I began with only one and given my propensity to kill houseplants, I never expected that one to last long. But it did. Then it gained a mate. But I’m getting ahead of myself.
My mother had a green thumb. She loved plants and she surrounded herself with them. Pots and planters filled her home, upstairs and down, inside and out. She knew how to take cuttings and turn them into new plants. We might be walking somewhere and Ma would spot an interesting plant. In an instant, her hand would dart out like a cobra, pinch off a tiny piece of the plant, and disappear back into her coat pocket. In a matter of weeks, the same type of plant would be growing in her collection. My sisters were afraid she would get in trouble for this, but Ma would just look at them and smile.
At some point, my mother’s horticultural interests expanded to include cactus plants and before long, all manner of cacti began to appear—not from pinching off samples, I’m sure. By the time my parents had reached their golden years, every windowsill in their basement was lined with mismatched pots brimming with these needly things. Some of the more interesting cacti joined her other plants in the kitchen, dining room, living room, and porches.
A few years before my mother passed away, which was in 2006, she gave me one of her Christmas Cactus plants, assuring me that these things were not that easy to kill. What can I tell you, this woman knew her son. Turns out she was right. The darned thing seldom threw blooms—sometimes going for months or even years—but when it did, its red flowers were beautiful to see.
Over the years, “Ma’s cactus” continued to grow and thrive, but after my mother died, it would go for very long periods of time without blooming. That pattern abruptly changed, however, when my father died in February of 2011. Within days of his passing, my mother’s cactus erupted, throwing more beautiful red blooms than it had ever done for me in the years prior. Having no better explanation for this phenomenon, I took the shower of blooms as a message from my mother, sent to assure me that Pop was with her once again.
Oh, you think that’s good? Wait; there’s more.
When the time came for my sisters and I to sell our parents’ home, decades worth of physical belongings had to be sold, donated, disposed of, or taken home. One of the things I took home was another Christmas Cactus. This specimen wasn’t quite the same as the one I already had. It seemed more rugged somehow and the flat, spiney segments were shaped just a little bit different from those of my other plant.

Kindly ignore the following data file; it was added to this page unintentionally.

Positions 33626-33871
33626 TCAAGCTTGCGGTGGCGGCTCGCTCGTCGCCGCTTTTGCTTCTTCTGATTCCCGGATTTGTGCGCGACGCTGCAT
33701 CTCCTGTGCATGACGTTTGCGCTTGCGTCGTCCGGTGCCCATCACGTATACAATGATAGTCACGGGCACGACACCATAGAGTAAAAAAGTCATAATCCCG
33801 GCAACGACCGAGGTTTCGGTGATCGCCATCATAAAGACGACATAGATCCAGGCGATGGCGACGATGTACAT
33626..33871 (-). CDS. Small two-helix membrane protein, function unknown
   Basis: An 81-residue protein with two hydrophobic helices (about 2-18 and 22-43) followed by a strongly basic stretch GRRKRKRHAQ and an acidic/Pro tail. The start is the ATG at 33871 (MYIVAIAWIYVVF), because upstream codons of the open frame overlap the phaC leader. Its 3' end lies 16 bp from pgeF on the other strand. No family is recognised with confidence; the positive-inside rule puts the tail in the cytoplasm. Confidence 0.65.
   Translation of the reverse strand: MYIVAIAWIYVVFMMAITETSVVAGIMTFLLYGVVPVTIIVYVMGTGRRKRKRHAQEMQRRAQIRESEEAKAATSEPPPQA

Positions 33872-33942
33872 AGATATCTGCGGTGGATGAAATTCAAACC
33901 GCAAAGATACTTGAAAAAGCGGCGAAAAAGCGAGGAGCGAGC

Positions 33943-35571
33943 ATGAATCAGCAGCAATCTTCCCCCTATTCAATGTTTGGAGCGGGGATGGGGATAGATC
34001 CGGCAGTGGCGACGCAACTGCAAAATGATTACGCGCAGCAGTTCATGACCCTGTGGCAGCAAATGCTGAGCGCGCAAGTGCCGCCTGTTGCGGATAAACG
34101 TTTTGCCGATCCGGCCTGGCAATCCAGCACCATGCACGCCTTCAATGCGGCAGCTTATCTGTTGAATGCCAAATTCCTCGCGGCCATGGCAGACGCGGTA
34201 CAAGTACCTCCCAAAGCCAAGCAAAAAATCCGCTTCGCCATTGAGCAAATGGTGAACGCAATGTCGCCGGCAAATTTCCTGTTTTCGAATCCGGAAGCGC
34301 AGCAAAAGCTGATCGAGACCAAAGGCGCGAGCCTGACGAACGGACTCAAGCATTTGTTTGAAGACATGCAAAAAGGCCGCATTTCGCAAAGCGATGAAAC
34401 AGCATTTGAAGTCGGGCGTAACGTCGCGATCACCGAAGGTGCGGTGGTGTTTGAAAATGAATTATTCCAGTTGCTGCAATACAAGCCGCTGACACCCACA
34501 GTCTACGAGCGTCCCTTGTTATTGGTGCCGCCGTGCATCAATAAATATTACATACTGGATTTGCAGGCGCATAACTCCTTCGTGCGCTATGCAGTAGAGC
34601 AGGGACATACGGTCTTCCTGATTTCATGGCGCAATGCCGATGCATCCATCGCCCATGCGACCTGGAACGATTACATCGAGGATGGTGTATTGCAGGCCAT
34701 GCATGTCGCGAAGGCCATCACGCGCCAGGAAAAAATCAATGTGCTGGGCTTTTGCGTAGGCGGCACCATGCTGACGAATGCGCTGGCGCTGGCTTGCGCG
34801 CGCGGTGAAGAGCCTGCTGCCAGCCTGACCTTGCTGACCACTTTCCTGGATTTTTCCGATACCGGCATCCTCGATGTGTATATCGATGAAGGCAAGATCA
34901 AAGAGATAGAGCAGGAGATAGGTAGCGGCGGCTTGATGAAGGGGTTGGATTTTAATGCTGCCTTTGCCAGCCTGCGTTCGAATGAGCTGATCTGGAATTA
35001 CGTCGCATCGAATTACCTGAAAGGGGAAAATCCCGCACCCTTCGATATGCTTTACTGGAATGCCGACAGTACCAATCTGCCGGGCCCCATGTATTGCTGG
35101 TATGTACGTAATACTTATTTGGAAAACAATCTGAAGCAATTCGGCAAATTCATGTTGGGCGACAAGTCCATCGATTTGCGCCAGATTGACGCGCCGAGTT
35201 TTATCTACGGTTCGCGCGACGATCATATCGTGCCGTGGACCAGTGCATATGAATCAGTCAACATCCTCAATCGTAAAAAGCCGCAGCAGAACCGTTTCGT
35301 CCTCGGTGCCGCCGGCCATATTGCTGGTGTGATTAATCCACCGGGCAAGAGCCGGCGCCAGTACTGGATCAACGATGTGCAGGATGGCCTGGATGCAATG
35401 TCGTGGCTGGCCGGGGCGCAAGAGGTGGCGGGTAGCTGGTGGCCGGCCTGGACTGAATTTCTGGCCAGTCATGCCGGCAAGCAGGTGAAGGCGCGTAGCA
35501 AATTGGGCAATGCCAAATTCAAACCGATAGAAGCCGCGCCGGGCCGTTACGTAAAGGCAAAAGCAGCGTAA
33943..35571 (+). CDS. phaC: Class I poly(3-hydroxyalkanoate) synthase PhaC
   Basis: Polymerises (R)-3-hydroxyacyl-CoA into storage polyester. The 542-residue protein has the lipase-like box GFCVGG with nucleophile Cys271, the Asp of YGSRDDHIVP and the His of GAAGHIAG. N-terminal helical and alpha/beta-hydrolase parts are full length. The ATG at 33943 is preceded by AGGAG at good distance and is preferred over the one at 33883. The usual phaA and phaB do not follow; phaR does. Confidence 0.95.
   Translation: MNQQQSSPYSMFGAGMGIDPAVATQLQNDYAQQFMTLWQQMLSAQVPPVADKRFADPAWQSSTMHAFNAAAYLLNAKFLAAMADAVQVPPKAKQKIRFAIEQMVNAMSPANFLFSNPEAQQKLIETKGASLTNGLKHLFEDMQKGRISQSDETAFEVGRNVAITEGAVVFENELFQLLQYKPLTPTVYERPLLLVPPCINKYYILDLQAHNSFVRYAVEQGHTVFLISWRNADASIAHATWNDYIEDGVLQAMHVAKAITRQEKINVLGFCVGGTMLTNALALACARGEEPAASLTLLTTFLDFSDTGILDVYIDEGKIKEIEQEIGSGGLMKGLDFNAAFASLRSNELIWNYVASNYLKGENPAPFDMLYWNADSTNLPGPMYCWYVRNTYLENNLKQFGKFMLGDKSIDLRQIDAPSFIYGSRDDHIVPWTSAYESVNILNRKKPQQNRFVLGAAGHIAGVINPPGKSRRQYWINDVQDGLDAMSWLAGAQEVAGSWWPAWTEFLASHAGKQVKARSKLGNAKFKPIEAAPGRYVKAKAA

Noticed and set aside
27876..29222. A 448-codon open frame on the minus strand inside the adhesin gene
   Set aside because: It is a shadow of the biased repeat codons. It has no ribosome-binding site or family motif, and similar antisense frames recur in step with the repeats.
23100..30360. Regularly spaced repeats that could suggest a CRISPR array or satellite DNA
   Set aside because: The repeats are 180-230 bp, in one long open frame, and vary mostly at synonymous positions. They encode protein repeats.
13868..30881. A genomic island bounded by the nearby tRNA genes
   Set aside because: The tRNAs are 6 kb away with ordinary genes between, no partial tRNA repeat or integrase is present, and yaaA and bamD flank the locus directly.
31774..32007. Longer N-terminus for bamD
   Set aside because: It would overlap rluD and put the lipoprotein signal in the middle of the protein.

I wanted to keep the two cacti side by side on top of a wooden pantry in my kitchen, where they would not easily be reached by Jazzy, the family cat. But I didn’t much care for the mismatched flower pots, so I went out and bought a pair of matching ceramic pots, large enough for each plant to grow into. Once transplanted, the two quickly adapted and within a few weeks, began to flourish.
That’s when funny thing happened. Ma’s cactus, threw a few of her red blooms—but only on the side nearest the new arrival. Hmmm, interesting.
A couple of days later, the other cactus began to throw beautiful, yet different, white blooms. Both plants then continued to bloom, each in its own color, until finally reverting back to their usual, quiet selves.
This happened several more times in the years that followed, most often around Christmas or Easter. In time the two Christmas cacti came to represent my parents, at least in spirit. The “Ma” plant has always had more going on, growing in different directions and always throwing more blooms, and yet she is the softer of the two plants. Her spiny segments have always been more delecate and they are quicker to droop if neglected. By comparison, the “Pop” plant is sturdier and grows its woody parts just as much as its flat segments. Like my father in life, this plant holds a grudge. If neglected, this one will let sections die off rather than come back when watered again. He also doesn’t bloom as often, but his soft, white blooms are more delicate and short -lived than her prolific red ones.
And so it goes. Just this past week, with Christmas approaching, Ma threw a handful of red blooms, most of them in the direction of the strong, silent plant beside her. Pop, on the other hand, hadn’t bloomed once in over a year—until a day or two ago, then a couple of tiny white buds appears on the tips of two appendages closest to the beautiful plant to his right.
I observe the banter between these two plants and remember many happy times and the colorful chatter that often took place in our household, especially during the holidays.